The Grad School Dash: Tips on How to Graduate from Graduate School

If you have ever seen the 400-meter hurdle dash on the Olympics, then you already have a pretty good sense of what it will take to graduate from graduate school. You will start out going as fast as you can, and every so often you will jump, sometimes praying that you will make it over your next obstacle and not eventually drop out of graduate school. The good news is that if you are reading this, then you have likely already jumped your first hurdle: getting into graduate school. The bad news is that there are plenty of more hurdles ahead of you before you graduate from graduate school.

During your course as a graduate student, you will likely have to complete a thesis and/or a dissertation, to serve on a research team, to pass comprehensive exams, to teach classes, to publish and present your own research, and to publish and present faculty research. Of course, all of this will be in addition to a rigorous course load. This may all seem very daunting, and it is; however, it is possible to finish the grad school dash and graduate from graduate school.

The following are a few tips to help you through the race of graduate school.

Prioritizing is Not Procrastinating

The one thing that is true of all graduate programs in all fields is that you will always have something that you need to get done at any given point, guaranteed. An essential skill to graduate from graduate school is learning how to prioritize what needs to get done. Now, let me be very clear here—prioritizing is not procrastinating. Procrastinating is putting something off because you do not feel like doing it at that moment. In contrast, prioritizing is doing what needs to get done first. When you prioritize, you may sometimes find yourself completing tasks at the last minute, which is an almost inevitable reality in graduate school.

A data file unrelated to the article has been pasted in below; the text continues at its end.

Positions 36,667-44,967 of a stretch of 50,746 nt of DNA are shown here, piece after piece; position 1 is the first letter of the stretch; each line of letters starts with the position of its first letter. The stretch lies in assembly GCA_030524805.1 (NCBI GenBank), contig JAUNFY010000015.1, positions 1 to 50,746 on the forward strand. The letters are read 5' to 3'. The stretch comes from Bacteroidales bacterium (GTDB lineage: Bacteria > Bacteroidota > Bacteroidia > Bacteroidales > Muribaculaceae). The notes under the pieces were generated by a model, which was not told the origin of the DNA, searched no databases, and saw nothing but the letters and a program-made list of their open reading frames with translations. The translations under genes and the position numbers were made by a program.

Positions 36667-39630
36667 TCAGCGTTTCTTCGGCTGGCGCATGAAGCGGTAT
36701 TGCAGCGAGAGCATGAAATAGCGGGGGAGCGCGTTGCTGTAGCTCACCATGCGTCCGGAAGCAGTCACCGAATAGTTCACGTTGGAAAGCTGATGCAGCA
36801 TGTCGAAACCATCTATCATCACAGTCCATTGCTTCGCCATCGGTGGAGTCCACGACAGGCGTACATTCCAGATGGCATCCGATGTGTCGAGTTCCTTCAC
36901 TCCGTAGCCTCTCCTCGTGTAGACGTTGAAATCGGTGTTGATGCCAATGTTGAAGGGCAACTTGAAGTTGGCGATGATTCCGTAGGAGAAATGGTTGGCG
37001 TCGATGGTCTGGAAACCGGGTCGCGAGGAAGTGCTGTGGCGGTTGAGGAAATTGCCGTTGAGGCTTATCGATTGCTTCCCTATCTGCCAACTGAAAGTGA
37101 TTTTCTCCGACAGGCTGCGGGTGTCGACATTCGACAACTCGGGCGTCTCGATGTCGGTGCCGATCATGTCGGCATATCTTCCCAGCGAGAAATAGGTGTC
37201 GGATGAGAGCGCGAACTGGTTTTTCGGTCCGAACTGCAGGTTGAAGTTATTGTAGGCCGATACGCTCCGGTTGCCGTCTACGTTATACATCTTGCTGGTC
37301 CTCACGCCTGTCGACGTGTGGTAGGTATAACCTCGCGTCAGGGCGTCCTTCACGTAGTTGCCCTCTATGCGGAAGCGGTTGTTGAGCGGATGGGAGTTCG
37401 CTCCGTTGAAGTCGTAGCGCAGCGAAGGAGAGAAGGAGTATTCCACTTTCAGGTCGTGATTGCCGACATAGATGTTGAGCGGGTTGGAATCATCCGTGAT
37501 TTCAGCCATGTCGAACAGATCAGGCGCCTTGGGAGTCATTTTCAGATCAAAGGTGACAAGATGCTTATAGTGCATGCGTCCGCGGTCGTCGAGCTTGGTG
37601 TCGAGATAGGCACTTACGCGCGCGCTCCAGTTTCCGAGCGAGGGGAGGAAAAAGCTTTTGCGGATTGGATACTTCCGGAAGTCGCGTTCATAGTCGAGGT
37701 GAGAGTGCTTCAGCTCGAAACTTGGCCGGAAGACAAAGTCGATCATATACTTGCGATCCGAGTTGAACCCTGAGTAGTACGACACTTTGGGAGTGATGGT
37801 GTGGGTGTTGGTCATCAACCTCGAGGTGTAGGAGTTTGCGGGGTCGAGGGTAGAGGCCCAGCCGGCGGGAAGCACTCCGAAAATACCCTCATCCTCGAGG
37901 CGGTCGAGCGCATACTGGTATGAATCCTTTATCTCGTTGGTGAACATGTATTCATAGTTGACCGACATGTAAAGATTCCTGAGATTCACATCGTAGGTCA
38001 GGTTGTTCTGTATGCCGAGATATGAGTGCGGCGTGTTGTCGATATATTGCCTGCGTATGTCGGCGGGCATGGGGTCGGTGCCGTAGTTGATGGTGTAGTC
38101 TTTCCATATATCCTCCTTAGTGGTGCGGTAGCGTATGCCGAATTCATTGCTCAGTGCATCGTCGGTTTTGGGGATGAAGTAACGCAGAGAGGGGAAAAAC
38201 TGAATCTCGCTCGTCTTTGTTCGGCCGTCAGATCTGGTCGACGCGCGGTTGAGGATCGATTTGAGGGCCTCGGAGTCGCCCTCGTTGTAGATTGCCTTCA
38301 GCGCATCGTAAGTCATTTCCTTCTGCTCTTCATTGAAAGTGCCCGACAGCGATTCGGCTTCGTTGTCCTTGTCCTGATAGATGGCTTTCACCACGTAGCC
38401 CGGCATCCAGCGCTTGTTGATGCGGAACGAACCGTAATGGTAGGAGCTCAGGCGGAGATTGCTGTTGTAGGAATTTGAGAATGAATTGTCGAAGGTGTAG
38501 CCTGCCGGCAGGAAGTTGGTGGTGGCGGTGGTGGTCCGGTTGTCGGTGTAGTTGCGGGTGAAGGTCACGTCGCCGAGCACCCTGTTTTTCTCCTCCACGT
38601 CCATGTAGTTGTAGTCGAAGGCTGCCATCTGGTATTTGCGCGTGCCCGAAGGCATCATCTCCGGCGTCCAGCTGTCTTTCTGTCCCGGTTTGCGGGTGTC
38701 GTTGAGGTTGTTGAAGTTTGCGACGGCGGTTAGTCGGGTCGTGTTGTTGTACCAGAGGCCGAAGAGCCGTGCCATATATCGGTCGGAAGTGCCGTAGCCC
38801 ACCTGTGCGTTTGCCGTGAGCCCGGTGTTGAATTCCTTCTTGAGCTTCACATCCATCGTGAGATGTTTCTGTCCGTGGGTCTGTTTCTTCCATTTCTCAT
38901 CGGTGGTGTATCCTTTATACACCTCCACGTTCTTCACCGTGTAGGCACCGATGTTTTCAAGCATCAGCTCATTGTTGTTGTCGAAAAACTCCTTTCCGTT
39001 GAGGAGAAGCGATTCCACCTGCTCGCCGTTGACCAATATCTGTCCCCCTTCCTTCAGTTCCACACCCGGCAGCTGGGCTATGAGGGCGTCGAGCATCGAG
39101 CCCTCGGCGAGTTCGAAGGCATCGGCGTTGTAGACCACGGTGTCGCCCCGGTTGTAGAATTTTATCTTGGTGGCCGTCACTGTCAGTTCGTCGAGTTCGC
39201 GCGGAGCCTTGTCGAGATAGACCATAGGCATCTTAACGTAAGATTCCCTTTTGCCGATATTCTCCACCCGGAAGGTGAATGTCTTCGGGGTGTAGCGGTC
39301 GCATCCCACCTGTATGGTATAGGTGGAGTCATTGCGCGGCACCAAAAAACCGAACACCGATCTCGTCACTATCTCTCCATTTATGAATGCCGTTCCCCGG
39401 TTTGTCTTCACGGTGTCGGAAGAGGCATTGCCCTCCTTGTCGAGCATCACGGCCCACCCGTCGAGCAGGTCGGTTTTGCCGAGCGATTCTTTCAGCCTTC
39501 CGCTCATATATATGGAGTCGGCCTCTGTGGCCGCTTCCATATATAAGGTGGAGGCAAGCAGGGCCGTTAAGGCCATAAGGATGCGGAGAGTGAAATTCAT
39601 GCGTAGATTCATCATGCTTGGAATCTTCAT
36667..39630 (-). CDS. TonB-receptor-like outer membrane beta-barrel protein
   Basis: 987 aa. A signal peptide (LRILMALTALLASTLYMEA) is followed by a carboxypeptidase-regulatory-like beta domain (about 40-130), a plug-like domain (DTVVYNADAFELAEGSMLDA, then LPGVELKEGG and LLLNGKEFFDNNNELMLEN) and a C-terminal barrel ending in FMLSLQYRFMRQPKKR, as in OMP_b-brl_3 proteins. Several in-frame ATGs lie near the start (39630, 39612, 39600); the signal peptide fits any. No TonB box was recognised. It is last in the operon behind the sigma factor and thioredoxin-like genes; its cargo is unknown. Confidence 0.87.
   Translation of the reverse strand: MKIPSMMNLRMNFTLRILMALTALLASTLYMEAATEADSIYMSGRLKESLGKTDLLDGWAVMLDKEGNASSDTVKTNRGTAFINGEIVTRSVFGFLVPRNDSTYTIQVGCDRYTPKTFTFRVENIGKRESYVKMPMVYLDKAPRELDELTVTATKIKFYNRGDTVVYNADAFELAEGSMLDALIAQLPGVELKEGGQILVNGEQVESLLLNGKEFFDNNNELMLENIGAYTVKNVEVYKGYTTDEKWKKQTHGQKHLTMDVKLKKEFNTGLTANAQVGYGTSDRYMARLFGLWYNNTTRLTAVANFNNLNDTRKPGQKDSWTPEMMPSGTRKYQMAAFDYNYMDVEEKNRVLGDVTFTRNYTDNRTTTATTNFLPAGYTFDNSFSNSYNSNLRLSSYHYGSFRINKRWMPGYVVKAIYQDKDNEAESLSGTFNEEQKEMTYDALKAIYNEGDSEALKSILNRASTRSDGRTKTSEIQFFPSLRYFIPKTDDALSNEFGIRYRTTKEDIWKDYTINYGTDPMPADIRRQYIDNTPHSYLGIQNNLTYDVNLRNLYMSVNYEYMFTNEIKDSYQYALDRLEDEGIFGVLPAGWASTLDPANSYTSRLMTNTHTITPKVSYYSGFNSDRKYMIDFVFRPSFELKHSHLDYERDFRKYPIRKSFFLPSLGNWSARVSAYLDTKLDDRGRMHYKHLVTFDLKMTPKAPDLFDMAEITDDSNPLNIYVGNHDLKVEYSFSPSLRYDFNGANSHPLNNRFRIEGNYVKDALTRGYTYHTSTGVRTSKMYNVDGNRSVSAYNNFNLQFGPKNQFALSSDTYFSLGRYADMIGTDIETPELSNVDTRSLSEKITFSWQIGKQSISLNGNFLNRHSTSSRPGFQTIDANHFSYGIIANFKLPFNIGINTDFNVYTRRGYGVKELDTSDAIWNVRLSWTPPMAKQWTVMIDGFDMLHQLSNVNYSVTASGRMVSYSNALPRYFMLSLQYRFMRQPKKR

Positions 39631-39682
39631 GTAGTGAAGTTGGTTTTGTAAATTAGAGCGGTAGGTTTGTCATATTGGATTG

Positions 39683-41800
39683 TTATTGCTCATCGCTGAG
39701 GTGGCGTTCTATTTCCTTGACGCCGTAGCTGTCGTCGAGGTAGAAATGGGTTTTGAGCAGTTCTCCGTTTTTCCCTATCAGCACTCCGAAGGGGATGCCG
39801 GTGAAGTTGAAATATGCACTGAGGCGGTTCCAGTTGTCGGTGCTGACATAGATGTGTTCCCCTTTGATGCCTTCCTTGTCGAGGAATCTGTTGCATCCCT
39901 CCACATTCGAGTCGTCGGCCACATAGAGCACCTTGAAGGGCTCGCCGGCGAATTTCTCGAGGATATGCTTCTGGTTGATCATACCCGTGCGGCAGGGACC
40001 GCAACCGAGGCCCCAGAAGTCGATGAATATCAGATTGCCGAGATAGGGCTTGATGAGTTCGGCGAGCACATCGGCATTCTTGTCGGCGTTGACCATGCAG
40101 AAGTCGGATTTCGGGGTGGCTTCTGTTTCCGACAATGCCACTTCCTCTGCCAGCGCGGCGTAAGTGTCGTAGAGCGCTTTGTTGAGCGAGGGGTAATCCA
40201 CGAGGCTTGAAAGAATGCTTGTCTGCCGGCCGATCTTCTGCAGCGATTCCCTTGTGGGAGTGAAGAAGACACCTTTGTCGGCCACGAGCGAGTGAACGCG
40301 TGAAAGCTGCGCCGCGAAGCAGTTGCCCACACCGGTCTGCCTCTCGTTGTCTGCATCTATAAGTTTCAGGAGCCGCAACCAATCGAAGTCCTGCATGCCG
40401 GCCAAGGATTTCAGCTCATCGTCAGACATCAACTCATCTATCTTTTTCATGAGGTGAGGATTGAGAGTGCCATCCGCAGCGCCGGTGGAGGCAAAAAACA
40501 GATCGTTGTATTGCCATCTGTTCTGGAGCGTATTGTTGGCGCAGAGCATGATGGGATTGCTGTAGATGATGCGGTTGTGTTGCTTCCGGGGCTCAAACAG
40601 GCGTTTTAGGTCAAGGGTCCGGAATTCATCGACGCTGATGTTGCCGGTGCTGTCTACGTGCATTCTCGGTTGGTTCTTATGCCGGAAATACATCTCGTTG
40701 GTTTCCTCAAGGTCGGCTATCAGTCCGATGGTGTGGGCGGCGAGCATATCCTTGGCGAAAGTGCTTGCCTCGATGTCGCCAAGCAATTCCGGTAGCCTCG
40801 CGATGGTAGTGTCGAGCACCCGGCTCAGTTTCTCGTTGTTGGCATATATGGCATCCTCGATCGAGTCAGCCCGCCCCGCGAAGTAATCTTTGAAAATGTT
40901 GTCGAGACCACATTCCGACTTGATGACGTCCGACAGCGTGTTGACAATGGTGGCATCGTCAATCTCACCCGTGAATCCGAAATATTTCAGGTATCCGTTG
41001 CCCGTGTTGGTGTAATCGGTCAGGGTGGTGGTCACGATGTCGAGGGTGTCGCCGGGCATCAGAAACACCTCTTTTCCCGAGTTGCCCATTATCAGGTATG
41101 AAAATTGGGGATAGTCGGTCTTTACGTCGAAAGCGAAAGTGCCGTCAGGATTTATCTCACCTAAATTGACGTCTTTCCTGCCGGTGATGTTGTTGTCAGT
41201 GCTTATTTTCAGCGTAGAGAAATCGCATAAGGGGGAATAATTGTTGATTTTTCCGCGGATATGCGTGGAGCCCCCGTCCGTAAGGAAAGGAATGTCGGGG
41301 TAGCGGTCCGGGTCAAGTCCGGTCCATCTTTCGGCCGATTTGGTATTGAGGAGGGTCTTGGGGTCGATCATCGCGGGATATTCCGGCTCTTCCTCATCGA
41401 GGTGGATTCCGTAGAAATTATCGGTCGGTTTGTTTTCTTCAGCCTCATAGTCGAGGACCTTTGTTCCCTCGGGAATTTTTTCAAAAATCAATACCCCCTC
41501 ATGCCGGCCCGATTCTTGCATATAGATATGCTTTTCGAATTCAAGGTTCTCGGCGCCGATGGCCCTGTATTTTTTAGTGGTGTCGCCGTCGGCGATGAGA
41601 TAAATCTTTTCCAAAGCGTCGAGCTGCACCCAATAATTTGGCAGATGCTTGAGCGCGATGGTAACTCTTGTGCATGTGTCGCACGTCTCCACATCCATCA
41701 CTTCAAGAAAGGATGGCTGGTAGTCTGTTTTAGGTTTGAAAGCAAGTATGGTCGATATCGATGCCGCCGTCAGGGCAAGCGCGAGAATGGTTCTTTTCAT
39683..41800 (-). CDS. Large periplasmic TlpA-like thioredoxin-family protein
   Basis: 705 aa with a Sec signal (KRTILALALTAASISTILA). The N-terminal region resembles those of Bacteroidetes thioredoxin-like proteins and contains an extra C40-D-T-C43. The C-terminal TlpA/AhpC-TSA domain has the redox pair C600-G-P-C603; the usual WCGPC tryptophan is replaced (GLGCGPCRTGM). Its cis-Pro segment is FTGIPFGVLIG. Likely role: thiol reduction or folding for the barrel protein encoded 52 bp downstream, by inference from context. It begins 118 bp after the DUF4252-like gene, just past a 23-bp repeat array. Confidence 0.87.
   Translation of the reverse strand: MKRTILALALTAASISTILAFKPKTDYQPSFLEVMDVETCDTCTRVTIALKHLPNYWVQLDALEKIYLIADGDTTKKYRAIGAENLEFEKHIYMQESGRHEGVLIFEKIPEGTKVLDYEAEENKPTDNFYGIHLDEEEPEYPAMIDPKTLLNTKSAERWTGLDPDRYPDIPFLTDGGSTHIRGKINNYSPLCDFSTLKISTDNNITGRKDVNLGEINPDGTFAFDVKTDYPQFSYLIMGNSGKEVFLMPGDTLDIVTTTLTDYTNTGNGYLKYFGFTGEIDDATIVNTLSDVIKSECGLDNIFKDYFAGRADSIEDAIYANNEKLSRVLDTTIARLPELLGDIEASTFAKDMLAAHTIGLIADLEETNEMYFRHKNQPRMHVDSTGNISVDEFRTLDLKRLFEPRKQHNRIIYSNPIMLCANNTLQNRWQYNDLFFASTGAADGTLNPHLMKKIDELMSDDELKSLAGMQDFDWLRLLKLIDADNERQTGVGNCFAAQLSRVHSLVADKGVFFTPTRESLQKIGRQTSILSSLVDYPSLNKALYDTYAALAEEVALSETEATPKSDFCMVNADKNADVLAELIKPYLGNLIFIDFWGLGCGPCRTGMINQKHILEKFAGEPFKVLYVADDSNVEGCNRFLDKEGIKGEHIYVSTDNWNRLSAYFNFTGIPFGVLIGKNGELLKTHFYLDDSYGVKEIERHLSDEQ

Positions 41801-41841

Your Absolute Best vs. Your Best Given the Circumstances

Many graduate students often struggle with the gift and the curse of perfectionism. It’s true that many graduate students were likely the head of their undergraduate classes, some even boasting 4.0 GPAs; if you had not been one of these students, you probably would not have gotten into graduate school. There are times, however, when it’s ok not to be perfect. That’s not to say that now that you are in graduate school, you can start to slack off; it’s actually quite the opposite. However, it will be vital for your success—and for your sanity—in graduate school to learn how to be comfortable doing your best given the circumstance rather than doing your absolute best all the time. Over the course of your graduate program, you will get a feel for the standards of various faculty members, and you will be able to use this to your advantage. This will come in handy, particularly at 2:00 AM when you decide to proof your paper only one time instead of three times.

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